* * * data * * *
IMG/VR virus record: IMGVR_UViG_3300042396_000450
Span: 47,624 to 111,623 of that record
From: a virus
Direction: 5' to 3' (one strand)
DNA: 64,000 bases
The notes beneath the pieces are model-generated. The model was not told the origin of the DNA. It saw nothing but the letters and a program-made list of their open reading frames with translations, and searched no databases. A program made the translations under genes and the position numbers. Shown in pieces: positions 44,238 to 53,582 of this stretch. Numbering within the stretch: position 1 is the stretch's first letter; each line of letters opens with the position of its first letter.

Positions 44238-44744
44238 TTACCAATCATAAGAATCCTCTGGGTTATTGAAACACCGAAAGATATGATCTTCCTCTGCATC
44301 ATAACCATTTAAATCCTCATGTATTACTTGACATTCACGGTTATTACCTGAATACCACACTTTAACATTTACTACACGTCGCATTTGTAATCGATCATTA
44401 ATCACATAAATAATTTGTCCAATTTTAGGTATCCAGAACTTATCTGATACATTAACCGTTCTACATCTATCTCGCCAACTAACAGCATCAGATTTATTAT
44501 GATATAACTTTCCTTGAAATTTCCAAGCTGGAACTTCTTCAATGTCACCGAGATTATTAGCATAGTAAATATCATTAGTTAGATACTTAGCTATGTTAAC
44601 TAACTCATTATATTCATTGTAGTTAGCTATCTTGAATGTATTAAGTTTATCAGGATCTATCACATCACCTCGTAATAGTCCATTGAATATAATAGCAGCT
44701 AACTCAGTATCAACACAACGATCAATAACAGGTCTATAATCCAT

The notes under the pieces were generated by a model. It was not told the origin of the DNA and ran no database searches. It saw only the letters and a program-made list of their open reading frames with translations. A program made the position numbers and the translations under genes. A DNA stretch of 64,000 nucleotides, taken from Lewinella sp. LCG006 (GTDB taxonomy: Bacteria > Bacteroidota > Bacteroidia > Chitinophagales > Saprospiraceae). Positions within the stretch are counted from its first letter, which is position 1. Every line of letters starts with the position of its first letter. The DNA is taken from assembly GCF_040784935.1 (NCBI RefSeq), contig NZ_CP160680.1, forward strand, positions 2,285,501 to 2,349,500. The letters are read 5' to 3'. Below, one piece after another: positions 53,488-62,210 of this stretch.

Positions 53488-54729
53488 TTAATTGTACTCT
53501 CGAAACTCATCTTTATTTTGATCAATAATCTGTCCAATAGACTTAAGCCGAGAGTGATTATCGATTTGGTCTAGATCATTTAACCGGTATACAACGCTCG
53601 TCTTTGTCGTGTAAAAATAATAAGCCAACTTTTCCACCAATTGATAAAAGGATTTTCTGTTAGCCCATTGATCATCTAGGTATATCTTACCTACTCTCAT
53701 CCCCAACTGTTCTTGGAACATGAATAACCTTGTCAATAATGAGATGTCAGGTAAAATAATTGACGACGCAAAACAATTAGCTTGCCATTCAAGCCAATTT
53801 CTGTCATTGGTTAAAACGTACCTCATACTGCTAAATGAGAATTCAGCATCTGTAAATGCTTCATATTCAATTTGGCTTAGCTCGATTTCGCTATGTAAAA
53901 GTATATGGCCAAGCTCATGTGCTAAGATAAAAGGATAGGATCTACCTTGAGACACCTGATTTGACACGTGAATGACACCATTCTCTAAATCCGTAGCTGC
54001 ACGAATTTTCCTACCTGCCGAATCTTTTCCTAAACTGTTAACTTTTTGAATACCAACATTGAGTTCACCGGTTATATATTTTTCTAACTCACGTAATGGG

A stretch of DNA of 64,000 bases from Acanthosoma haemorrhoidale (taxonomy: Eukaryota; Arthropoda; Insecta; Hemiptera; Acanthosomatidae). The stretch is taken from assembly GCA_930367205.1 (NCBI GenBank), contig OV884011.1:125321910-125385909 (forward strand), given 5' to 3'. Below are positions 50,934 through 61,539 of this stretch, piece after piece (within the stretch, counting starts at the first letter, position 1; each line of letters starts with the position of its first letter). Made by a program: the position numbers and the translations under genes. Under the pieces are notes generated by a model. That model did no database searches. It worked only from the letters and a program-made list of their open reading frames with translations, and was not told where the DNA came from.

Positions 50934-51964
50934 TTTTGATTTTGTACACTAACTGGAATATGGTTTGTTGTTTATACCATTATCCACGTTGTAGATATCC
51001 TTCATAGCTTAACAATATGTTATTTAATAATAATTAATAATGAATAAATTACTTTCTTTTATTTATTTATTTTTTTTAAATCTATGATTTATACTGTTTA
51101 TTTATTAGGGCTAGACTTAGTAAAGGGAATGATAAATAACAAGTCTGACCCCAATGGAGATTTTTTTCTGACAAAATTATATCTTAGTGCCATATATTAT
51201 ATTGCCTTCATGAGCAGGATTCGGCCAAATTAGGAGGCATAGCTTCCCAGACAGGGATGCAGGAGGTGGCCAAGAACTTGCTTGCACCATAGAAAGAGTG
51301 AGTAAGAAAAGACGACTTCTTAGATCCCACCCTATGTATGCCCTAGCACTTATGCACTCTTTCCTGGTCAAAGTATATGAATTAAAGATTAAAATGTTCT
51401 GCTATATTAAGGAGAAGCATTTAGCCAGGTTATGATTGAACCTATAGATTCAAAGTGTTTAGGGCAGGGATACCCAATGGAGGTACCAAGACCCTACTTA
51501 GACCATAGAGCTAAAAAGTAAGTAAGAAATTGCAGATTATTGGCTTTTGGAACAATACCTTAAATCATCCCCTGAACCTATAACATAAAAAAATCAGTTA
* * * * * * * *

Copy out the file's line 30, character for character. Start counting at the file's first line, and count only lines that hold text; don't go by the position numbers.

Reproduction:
51401 GCTATATTAAGGAGAAGCATTTAGCCAGGTTATGATTGAACCTATAGATTCAAAGTGTTTAGGGCAGGGATACCCAATGGAGGTACCAAGACCCTACTTA